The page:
Malaysia Presented Rules for Cryptocurrency Exchanges

Malaysia's central bank asks the public to weigh in on measures aimed at solving problems related to cryptocurrencies
15 December 2017   1416

Yesterday Bank Negara Malaysia released a report, presenting new draft regulations for cryptocurrency exchanges that operate in the country. In the report bank asks the public to weigh in on measures aimed at easing money laundering and terrorist financing concerns related to cryptocurrencies.

The proposed regulations require businesses to verify their customers identities, monitor transactions and report any suspicious activities to Malaysian authorities. Additionally, companies must report usage statistics to the central bank.

If approved, the regulations would apply to any person or company which exchanges cryptocurrency on behalf of someone else. And while the regulations acknowledge that companies might use cryptocurrencies, the nation officially still does not recognize them as legal tender.

According to the release, Bank Negara Malaysia is taking recalls on the draft rules until January 14.

In November, governor of the Central Bank of Malaysia stated that from next year those converting cryptocurrencies into conventional currency will be designated as "reporting institutions" in accordance with the Anti-Money Laundering, Anti-Terrorism Financing and Proceeds of Unlawful Activities Act.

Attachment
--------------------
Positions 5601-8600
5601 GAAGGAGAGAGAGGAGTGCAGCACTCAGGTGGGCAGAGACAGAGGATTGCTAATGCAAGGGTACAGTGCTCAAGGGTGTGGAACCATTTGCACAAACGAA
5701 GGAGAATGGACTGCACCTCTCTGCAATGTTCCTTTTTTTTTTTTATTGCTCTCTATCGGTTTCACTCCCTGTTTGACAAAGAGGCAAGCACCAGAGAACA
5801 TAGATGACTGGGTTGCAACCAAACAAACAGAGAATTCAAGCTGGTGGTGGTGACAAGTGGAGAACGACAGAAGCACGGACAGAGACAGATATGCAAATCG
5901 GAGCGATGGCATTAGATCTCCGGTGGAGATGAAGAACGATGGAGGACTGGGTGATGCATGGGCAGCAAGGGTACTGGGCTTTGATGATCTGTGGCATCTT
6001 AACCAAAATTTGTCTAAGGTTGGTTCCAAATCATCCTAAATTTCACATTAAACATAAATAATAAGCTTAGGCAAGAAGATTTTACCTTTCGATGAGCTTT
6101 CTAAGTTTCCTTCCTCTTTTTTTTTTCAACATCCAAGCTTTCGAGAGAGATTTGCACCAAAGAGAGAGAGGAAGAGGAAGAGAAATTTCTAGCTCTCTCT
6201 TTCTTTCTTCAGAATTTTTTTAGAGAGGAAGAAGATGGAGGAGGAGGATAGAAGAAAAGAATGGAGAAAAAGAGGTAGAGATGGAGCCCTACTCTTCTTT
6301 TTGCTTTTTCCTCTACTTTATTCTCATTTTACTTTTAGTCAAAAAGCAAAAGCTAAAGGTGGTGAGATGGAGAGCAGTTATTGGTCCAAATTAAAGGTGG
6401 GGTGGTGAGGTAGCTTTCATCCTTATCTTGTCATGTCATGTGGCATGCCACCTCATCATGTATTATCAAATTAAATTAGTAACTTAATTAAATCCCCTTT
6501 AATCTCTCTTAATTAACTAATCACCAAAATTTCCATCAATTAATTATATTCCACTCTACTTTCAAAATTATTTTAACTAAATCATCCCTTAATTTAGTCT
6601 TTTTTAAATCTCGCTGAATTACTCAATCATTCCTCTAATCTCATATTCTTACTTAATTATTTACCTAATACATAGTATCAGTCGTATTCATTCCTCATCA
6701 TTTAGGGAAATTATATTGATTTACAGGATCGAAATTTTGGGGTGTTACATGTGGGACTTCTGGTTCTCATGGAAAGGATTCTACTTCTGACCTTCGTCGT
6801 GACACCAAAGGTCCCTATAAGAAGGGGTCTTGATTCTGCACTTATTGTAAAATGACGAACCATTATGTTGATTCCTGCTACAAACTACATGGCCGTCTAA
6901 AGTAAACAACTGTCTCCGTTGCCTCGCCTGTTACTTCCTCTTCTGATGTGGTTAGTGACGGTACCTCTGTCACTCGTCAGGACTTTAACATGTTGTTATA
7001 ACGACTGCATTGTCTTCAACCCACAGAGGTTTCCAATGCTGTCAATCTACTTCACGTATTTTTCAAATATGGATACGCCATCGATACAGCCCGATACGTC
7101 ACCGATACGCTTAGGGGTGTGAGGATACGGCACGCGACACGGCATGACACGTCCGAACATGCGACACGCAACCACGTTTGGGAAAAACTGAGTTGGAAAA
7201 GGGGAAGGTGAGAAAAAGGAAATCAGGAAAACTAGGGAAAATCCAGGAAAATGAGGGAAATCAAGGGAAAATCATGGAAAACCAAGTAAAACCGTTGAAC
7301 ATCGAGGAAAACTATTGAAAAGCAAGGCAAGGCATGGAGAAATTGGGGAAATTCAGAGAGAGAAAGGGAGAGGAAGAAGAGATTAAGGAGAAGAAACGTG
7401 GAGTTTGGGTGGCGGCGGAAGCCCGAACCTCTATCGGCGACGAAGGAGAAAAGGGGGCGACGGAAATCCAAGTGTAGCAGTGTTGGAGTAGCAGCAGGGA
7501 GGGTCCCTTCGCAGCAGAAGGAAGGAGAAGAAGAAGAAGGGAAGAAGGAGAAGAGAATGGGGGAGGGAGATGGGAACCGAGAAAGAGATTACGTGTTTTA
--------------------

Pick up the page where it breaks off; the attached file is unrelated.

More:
Crypto Billionaire to Lost 5.5k BTC Due to Fraud

Thai scammers convinced 22 yo Finnish crypto billionaire to invest in their 'investment' scheme
13 August 2018   270

The 22-year-old cryptocurrency millionaire lost more than 5,500 bitcoins after taking part in the investment scheme in Thailand. The case attracted public attention because of the possible participation of a Thai actor. This is reported by Bangkok Post.

A group of scammers in June 2017 persuaded Finnish businessman Aarni Otawa Saarimaa to invest in several Thai securities, a casino in Macau and a crypto currency called Dragon Coin.

Scammers claimed that Dragon Coin could be used in Macau casinos. In addition, they brought Saarimaa to this casino to demonstrate the legitimacy of their project. Saarimaa transferred 5 564 BTC to fraudsters.

In January, without receiving any income for his investments, Saarimaa filed a complaint with the Crime Suppression Division's (CSD), along with his local business partner, who believed that this investment scheme was fraudulent.

CSD began to investigate the case and stated that the group made no investment for Saarimaa, instead transferring all the bitcoins to Thai baht and placing these funds on seven bank accounts.

Although it is not clear when exactly the scammers sold the bitcoins, CSD announced that they raised about 800 million baht or about 24 million dollars.

Then followed a months-long investigation, according to which CSD began to suspect that the Thai film actor Jiratkisit "Boom" Jaravijit also took part in the fraudulent scheme - he was arrested last Wednesday.

In addition, the CSD stated that it suspects the actor's brother, Princess Jaravijit, as the "instigator" of this entire scheme. He left Thailand, traveling to South Korea, and then to the United States. According to the Bangkok Post, CSD is currently working with the US to track him down.